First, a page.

August 7, 2009
Washington, DC (LifeNews.com)
-- In a Thursday
interview, Senate Democratic Leader Harry Reid would not rule out using a
special parliamentary process to prevent pro-life advocates from stopping
the pro-abortion health care bill with a filibuster. The filibuster could
be the only option to prevent a huge expansion of abortion funding.
With Republicans having
just 40 votes and only a couple of Democrats concerned about the massive
abortion funding and insurance mandates in the health care bill, a
filibuster is a necessary option.
But Senate Majority
Leader Harry Reid, a Nevada Democrat, said he doesn't want to have to use
a process called reconciliation but won't take it off the table.
Reconciliation is a
fast-track, rarely-employed budget rule that makes it so key bills can be
approved on a majority vote while revoking the right of the minority to
use a filibuster to hold up legislation.
“We're not even
discussing [it],” Reid said. “We believe health care should be bipartisan.
We believe we have the opportunity to do that.”
But when asked about
comments pro-abortion Sen. Chuck Schumer, a New York Democrat, made
earlier in the week about keeping the reconciliation option on the table,
Reid admitted that it could be used.
“I've never known
Schumer to say anything wrong," Reid quipped.
"We don't want to use
reconciliation unless we have to. I hope we don't have to," Reid added.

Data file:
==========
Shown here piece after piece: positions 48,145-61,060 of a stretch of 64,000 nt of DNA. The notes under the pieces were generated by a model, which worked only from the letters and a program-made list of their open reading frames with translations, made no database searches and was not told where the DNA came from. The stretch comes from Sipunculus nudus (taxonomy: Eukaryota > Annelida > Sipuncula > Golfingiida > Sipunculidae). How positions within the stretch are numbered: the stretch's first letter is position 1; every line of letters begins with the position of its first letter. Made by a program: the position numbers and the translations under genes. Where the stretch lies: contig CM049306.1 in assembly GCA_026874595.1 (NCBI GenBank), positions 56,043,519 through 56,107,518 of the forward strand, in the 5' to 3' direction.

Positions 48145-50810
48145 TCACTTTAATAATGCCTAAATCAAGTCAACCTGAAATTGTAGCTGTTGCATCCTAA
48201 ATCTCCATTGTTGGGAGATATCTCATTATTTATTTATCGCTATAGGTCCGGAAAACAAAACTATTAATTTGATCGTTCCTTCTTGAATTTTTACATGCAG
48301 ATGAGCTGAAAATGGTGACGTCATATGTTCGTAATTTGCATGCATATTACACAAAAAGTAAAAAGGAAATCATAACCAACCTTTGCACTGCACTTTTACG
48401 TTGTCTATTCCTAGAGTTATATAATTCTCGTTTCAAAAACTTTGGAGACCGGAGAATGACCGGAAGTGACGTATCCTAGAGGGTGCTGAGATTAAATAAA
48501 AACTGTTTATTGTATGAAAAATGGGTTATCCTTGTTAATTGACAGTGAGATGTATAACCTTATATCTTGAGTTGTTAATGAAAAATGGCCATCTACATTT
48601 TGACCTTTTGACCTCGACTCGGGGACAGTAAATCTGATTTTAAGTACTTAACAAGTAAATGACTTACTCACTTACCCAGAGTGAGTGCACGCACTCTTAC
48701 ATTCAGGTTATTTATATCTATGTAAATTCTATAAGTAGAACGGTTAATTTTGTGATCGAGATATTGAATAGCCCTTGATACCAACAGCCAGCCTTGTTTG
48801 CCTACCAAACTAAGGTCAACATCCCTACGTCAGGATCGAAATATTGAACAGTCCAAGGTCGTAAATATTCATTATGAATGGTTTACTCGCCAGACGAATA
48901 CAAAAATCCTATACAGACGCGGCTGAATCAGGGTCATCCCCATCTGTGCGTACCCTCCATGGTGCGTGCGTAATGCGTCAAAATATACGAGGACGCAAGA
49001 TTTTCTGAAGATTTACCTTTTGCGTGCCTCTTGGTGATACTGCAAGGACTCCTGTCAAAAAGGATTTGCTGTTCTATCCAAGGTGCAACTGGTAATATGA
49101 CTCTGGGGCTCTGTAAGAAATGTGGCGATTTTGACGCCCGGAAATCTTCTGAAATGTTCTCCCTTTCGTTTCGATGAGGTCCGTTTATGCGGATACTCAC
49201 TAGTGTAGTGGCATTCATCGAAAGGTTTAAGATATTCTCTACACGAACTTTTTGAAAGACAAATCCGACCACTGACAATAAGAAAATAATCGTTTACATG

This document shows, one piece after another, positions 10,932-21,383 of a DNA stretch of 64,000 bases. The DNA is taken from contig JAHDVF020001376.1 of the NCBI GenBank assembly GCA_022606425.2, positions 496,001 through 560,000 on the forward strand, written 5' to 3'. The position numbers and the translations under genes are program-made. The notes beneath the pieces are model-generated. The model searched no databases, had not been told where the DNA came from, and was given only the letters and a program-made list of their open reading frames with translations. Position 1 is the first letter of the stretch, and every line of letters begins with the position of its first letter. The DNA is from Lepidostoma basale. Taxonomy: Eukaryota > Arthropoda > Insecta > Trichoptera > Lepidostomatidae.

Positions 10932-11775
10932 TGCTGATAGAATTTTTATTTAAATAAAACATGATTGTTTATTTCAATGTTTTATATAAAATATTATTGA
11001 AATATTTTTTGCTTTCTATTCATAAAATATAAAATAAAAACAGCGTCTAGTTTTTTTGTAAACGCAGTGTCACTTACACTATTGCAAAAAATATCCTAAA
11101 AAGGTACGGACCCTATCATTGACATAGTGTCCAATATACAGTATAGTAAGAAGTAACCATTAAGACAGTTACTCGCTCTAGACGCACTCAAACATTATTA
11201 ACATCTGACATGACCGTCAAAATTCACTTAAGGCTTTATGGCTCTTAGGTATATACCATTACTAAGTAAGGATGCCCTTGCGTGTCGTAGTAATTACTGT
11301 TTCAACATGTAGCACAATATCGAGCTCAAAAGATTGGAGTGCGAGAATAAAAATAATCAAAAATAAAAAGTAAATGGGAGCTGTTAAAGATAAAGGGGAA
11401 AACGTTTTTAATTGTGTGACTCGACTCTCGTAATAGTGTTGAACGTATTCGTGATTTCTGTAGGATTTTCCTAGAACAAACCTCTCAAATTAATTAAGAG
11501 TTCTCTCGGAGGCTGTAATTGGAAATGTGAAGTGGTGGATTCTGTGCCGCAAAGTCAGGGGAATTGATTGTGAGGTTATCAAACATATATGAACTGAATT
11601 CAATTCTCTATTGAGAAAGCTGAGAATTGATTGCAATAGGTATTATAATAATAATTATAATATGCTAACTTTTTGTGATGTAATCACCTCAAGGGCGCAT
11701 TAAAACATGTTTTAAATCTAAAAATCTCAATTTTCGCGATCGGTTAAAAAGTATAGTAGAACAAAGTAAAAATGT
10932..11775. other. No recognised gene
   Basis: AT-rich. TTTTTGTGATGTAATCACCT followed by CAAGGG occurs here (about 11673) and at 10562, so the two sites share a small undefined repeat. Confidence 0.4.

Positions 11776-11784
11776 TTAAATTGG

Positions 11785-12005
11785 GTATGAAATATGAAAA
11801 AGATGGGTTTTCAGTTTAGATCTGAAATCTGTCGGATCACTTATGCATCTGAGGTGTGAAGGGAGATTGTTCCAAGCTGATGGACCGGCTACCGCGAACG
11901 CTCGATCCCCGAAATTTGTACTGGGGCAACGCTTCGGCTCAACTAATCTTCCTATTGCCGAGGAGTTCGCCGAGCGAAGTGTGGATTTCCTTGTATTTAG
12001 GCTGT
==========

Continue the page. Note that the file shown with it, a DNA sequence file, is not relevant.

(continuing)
When a filibuster is
used, the Senate needs a supermajority of 60 votes to end debate and allow
a vote on a measure.
With a filibuster,
pro-life advocates could hold up the pro-abortion health care bill if it
is not amended to specifically exclude any abortion funding, insurance
mandates and other pro-life protections such as a conscience clause and
limits on reversing state abortion limits.
Douglas Johnson, the
legislative director of National Right to Life, told LifeNews.com
previously that reconciliation would make it hard for pro-life advocates
and their elected officials to object to the bill.
He said Obama
"administration officials and some congressional Democratic leaders are
seeking a way to ram a plan quickly into law -- they hope to minimize the
time that would be available for the public to become aware of all the
radical effects of their plan."
Pro-life Sen. Mike
Enzi, a Wyoming Republican, voiced his concerns about reconciliation
during a hearing on the nomination of pro-abortion Kansas Gov. Kathleen
Sebelius to become Obama's Health Secretary.
"I'm afraid that if
that reconciliation winds up in the budget bill, it'll be like a
declaration of war," he said.
Reid hinted at using
reconciliation earlier this year to deprive pro-life senators of their
filibuster right on a health care bill and he defended the idea in April.
"I don't know why everyone is up in arms," Reid said then.
For the pro-life
movement, elections have consequences and the results of a pro-abortion
president and a Congress with a solid pro-abortion majority may be a
health care bill that covers abortions and requires insurance companies to
pay for them.
With so few pro-life
votes in the Senate, reconciliation could stop pro-life lawmakers in their
tracks as they attempt to defeat or amend the bill.
Related web sites:
National Right to Life -